Just six kilometres from the noisy Nairobi City Centre is the tranquil Karura Forest that has survived thirsty city developers and become a tourist site, writes PETER MUIRURI
Muthaiga, Gigiri and Runda conjure up https://cdn.standardmedia.co.ke/images of tranquillity hence the connotation as the leafy suburbs of Nairobi. Though the areas are known more for the good living, they also neighbour some of the best nature trails in the city, thanks to the nearby Karura Forest.
The forest attracts local and foreign tourists eager to enjoy the beauty of this pristine natural Karura Waterfalls is one of the main attractions in the forest.
resource located only six kilometres from the city centre.
Karura Waterfalls is one of the main attractions in the forest.
Marketed locally and internationally as part of the Nairobi tourism circuit, Karura Forest, managed by the Kenya Forest Service, has what it takes to satisfy a person looking for serenity concealed from the hustle and bustle of the city.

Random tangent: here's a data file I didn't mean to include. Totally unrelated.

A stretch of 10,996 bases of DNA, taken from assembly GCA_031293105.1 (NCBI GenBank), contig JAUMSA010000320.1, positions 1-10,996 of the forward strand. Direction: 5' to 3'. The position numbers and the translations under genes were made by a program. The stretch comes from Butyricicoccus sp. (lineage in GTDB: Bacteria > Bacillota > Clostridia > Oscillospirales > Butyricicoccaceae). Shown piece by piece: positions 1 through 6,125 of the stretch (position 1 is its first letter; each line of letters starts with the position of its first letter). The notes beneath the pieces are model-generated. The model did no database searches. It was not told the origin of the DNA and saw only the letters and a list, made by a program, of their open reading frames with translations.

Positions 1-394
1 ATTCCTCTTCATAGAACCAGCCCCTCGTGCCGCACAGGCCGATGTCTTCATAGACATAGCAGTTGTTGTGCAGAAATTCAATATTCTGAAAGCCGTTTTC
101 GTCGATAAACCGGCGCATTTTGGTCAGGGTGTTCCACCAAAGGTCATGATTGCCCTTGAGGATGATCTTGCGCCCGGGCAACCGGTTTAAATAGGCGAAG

It is for this reason that I took a morning off to experience the famed tranquillity, and as I found out, a trek in Karura Forest is more than just a walk in the park.
Scaling the trails, especially with the recent rains, is not an adventure for the faint hearted. The rewards, however, are worth the effort.
My walk started right after the main forest entrance where friendly officials welcome you ¡ª well, into the forest.
Within minutes, all that you knew about civilization recedes into the past as the peace and serenity of the forest take over. The only marks of human developments being directional signposts erected sporadically within the forest.
Tales of carjacked individuals allegedly killed in the past and their bodies dumped in Karura creep slowly in my mind. The dark clouds hanging overhead do little to calm my nerves.
The Forester-in-charge, John Orwa, who is on an inspection tour of the forest, seems to notice my apprehensions.
"You can see how serious we take visitors¡¯ security here," he tells me.
I have no reason to doubt him. On tow are three armed but friendly rangers, part of a security team that includes recruited scouts from surrounding villages and G4S guards, ensuring Karura Forest enjoys ample security.